The interior is one of Herpa's best with none of the (ahem) shortcuts found on other models I could mention. In addition to a separate steering wheel, the seats, front and rear consoles and dashboard details are clearly molded and capture the prototype's fittings very well.

The Herpa Maybach 57 is a surprisingly big, just like its prototype. If the only Maybach pictures you have ever seen are DaimlerChrysler's publicity photos of the car standing by itself, you may not realize just how large it is. DaimlerChrysler has a tendency to photograph Maybachs next to large buildings, city skylines and such, which make it difficult to gauge the size of the car. The Maybach 57 is 5.73 meters long, or about 18 feet, 10 inches for the metrically challenged. That's more than four inches longer than the stretched Lincoln Cartier L Town Car or Cadillac Escalade ESV. The Maybach 62 is longer still, coming at 6.17 meters or roughly 20 feet, 3 inches. It's also a tall car, measuring 5 feet, 2 inches from ground to roof. Of course, no one wealthy enough to afford a Maybach will have any trouble building an extra-large garage and who worries about parking spaces when one has a chauffeur?

The S-Class is Mercedes-Benz's largest car, but it's small compared to the giant Maybach. That Mercedes is another Herpa model. Photo by Bob Johnson

I didn't a have real Maybach handy, so I popped the model off its base and placed it next to Herpa's Mercedes S-Class sedan. If I hadn't already checked the measurements with digital calipers, I would swear the two models were different scales. The S-Class looked positively petite.

As nice as the miniature Maybach is, Herpa has left the door open for even an even nicer version. I hope the Maybach will get the "Brilliant" treatment with premium lacquer finish and more real chrome trim: That's a model I would buy in a heartbeat. I would also like to see Herpa offer some of the colors they produced as promotional models for DaimlerChrysler or the classic Zeppelin combination of black and maroon.

"Beauty shot" created in PhotoShop from another of Bob Johnson's great photos. A nice picture of a nice model. Bob Johnson photo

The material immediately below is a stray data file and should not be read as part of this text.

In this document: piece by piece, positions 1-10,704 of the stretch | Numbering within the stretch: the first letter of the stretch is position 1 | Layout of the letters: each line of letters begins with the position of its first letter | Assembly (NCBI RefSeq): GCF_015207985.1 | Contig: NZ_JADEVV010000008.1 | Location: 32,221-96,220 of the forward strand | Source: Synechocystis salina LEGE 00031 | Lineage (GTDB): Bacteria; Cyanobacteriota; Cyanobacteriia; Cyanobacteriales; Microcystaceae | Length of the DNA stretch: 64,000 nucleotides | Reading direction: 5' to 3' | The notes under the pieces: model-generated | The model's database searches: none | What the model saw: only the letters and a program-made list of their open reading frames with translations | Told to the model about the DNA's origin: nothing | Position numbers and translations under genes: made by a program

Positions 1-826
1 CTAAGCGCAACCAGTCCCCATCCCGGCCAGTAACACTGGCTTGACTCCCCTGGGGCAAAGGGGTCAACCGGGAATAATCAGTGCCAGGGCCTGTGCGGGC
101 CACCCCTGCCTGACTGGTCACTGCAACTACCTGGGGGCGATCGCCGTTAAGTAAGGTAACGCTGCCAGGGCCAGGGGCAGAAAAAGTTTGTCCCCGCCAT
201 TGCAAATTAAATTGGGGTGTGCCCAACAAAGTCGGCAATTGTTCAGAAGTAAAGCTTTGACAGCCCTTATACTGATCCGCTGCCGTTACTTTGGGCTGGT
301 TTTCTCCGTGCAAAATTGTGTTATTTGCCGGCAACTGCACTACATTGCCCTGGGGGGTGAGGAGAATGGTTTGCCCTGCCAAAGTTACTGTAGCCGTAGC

For now, the Herpa Maybach is alone as the only 1:87-scale model of a modern, ultra-luxury car. Despite earlier rumors, it's unlikely BMW will commission an HO-scale model of the new Rolls-Royce Phantom.

Today, the leading German modelmakers are in a competition just like the one between DaimlerChrysler and BMW. Each is producing incredibly detailed models with beautiful finishes and each generation keeps getting better. If you enjoy outstanding models of modern automobiles, you will want to add the Herpa Maybach to your collection. For model railroaders, dealers in the U.S. will soon start to take orders for the real thing, so the Maybach will be prototypical by late summer or fall. Perhaps you could spend the intervening time adding a yacht club or polo field to your layout.

Many thanks to my friend Bob Johnson for all the work he did taking the beautiful model photos I used in the illustrations. The photos of Wilhelm and Karl Maybach and classic Mercedes and Maybach vehicles are from the DaimlerChrysler archives and are copyright © 2003 by DaimlerChrysler AG.

See you next time!

- Bill Cawthon

Bill Cawthon is an award-winning modeller and collector. His primary modeling interests are model railroading and vehicle models in 1:87 and 1:160 scales. He has written numerous articles for regional and division NMRA publications and is a contributor to the newsletter of the 1-87 Vehicle Club. He follows both the automobile industry and the European scale vehicle industry.

In real life, Bill is a full-time marketing and public relations consultant for the high-tech industry. He lives in Houston, Texas with his wife and four children.

Bill writes bi-weekly for Promotex Online. To learn more about him, click here.


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published by Cadabra Corp. This page was lasted updated: October 12, 2005